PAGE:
The P5+1, Iran and the Perils of Nuclear Brinkmanship
The nuclear negotiations with Iran that resume in Moscow on Monday are likely to hit a wall and, without a change in approach, risk break-down with dire consequences.
The P5+1, Iran and the Perils of Nuclear Brinkmanship, the latest International Crisis Group briefing, examines the diplomatic rollercoaster, from the rush of optimism that followed the April session in Istanbul to the pessimism resulting from last month's Baghdad talks and proposes a pragmatic way forward. Washington and Brussels seem to count on sanctions to force Iran to compromise. Tehran appears to bank on a re-elected President Obama displaying more flexibility and an economically-incapacitated Europe fearing the adverse consequences of tougher sanctions. None of this is likely. If prospects for a deal fade, mutual escalation is more probable – and pressure by Israel for a military strike.
"If negotiations collapse now, it is hard to know what comes next", says Ali Vaez, Crisis Group's Senior Analyst for Iran. "The optimism that greeted the Istanbul talks was largely illusory. Success was measured against a negative starting point – the absence of talks for the preceding fifteen months and a series of escalatory steps by all sides in the interim".
Istanbul was largely devoid of polemics but also of substance. All were on their best behaviour, because they shared a tactical goal: to gain time and avoid a crisis that could lead to an Israeli military strike. Iran saw benefit in delaying pending sanctions; the P5+1 (the Security Council permanent members plus Germany) feared further regional instability could send oil prices soaring, complicating Europe's recovery and Obama's re-election. But, that commonality aside, the parties had widely differing expectations. European and U.S. officials believed Tehran came to the table due to the devastating impact of sanctions and fear of an attack. Iran felt it was in the driver's seat, having increased its low-enriched uranium stockpile, enriched at higher levels and completed the underground Fordow facility. Both felt confident; neither was in a mood to give in. In Baghdad, it showed.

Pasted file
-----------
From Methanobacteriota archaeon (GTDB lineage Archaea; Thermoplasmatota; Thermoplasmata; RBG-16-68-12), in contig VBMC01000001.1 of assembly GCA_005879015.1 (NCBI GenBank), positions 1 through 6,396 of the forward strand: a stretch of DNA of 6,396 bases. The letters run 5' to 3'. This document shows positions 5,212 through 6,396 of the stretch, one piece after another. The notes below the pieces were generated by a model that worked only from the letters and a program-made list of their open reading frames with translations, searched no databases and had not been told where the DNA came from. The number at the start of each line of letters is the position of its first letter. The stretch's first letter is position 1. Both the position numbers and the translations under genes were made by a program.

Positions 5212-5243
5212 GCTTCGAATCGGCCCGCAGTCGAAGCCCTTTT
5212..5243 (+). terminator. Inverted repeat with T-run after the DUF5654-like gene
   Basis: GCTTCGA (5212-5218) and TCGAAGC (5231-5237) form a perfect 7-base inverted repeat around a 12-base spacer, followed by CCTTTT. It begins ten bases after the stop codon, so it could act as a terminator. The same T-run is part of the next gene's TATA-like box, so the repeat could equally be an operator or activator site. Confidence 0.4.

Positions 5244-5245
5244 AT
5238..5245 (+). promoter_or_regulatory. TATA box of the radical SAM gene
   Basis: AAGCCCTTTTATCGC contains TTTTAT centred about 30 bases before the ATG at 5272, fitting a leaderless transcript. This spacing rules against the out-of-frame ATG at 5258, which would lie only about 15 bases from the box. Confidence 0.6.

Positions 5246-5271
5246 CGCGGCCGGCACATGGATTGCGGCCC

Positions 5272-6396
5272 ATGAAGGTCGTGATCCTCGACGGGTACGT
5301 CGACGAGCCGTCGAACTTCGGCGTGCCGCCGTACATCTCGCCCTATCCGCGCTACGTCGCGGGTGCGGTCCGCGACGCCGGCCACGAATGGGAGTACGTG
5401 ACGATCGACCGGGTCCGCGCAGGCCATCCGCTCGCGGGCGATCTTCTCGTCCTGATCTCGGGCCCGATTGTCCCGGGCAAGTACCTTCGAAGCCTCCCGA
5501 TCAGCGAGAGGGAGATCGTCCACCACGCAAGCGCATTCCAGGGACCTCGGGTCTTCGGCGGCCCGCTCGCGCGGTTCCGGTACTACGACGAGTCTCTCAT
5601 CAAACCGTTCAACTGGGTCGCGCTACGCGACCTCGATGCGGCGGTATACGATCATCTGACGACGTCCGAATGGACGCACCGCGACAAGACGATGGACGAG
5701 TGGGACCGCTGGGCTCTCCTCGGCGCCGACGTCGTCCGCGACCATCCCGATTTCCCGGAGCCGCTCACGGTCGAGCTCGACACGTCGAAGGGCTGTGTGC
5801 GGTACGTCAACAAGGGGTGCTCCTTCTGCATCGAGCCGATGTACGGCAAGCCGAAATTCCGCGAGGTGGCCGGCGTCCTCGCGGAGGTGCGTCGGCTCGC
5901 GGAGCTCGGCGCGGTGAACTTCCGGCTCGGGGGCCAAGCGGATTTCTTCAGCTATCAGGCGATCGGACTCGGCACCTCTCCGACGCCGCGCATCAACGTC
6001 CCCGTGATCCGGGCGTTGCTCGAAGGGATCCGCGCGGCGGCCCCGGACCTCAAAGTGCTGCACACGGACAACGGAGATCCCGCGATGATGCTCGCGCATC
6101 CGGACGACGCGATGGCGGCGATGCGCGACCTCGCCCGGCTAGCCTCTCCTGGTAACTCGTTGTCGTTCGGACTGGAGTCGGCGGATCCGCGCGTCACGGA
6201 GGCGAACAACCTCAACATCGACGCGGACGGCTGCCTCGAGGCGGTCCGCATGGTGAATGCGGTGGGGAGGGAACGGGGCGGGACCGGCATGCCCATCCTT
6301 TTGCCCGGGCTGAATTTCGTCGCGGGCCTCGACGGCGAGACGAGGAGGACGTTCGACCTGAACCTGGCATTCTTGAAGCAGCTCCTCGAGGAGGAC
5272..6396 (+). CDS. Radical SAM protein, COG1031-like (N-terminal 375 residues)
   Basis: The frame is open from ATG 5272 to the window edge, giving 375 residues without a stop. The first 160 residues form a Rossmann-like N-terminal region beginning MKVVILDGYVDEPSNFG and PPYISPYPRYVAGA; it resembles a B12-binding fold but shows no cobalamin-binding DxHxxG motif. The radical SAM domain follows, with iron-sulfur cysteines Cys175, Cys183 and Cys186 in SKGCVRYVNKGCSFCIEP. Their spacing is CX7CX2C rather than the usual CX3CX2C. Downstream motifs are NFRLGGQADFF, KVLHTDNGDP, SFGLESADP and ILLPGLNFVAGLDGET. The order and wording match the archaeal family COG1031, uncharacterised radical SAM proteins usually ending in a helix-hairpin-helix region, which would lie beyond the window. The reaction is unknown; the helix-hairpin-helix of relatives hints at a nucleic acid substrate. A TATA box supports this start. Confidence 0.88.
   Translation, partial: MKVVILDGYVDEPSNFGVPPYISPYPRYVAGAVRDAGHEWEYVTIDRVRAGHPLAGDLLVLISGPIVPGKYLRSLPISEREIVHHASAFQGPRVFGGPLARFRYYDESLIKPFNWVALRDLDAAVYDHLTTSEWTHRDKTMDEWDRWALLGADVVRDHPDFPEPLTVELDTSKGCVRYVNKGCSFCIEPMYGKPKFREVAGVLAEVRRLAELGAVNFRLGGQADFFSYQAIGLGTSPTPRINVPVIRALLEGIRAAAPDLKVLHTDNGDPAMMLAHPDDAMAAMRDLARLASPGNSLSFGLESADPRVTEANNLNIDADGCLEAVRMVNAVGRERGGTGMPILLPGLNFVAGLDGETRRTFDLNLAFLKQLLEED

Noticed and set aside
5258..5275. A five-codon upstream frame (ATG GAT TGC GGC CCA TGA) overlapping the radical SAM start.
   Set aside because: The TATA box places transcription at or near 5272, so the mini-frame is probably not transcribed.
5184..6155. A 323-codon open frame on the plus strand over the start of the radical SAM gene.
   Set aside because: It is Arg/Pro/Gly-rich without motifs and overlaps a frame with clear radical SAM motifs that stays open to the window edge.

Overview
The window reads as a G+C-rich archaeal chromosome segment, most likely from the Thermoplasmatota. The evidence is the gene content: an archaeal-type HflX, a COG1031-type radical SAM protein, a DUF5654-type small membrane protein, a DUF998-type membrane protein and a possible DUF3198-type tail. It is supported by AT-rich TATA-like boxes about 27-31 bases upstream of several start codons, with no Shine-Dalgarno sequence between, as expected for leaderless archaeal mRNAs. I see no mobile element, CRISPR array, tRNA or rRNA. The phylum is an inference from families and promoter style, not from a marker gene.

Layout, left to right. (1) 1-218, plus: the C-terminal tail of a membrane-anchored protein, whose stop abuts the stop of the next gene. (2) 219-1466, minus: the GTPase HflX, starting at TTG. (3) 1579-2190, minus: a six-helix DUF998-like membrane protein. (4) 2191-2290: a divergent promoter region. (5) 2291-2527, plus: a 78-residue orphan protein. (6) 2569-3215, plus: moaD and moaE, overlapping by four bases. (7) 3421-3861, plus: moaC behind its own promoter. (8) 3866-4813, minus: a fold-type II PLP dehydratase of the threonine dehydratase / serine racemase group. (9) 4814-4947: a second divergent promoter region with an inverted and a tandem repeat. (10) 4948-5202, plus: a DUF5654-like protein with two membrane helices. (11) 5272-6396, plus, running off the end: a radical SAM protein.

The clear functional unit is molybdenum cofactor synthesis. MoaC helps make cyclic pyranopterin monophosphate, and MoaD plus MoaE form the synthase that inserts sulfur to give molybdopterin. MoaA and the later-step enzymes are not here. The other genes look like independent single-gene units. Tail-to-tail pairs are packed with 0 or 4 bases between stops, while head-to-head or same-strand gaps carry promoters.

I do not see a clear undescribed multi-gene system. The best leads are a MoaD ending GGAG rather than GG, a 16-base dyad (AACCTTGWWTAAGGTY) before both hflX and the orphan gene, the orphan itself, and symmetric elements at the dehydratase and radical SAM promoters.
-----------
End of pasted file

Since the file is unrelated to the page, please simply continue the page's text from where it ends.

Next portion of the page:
Should progress not soon be forthcoming, the diplomatic process could grind to a halt. Even if it eventually resumes, precedent teaches that reciprocal escalatory steps are likely and that the hiatus could last longer than anticipated. Meanwhile, Israel will look warily at Iran's growing stockpile of enriched uranium, and even though the Islamic Republic is years away from acquiring a bomb, might believe the time has come to take military action.
This argues for new thinking, beginning at Moscow. The sides should agree to ongoing, technical-level negotiations for a limited agreement on Iran's 20 per cent enrichment and drop some demands: there will not be significant sanctions relief at this stage, and it is equally unlikely Iran will close Fordow, its only installation that could resist an Israeli strike. In exchange for Iran's suspension of 20 per cent enrichment and conversion of its stockpile, the West should offer its own serious concessions, related to easing the sanctions and recognition in principle of its right to enrich.
"The talks could well fail. Then, the goal will be to avert all kinds of destructive steps, including military confrontation, the most destructive of all", says Robert Malley, Crisis Group's Middle East and North Africa Program Director. "But, before reaching that phase, there is much work to do to see if a deal can be reached and if what little optimism is left over from Istanbul can still be salvaged".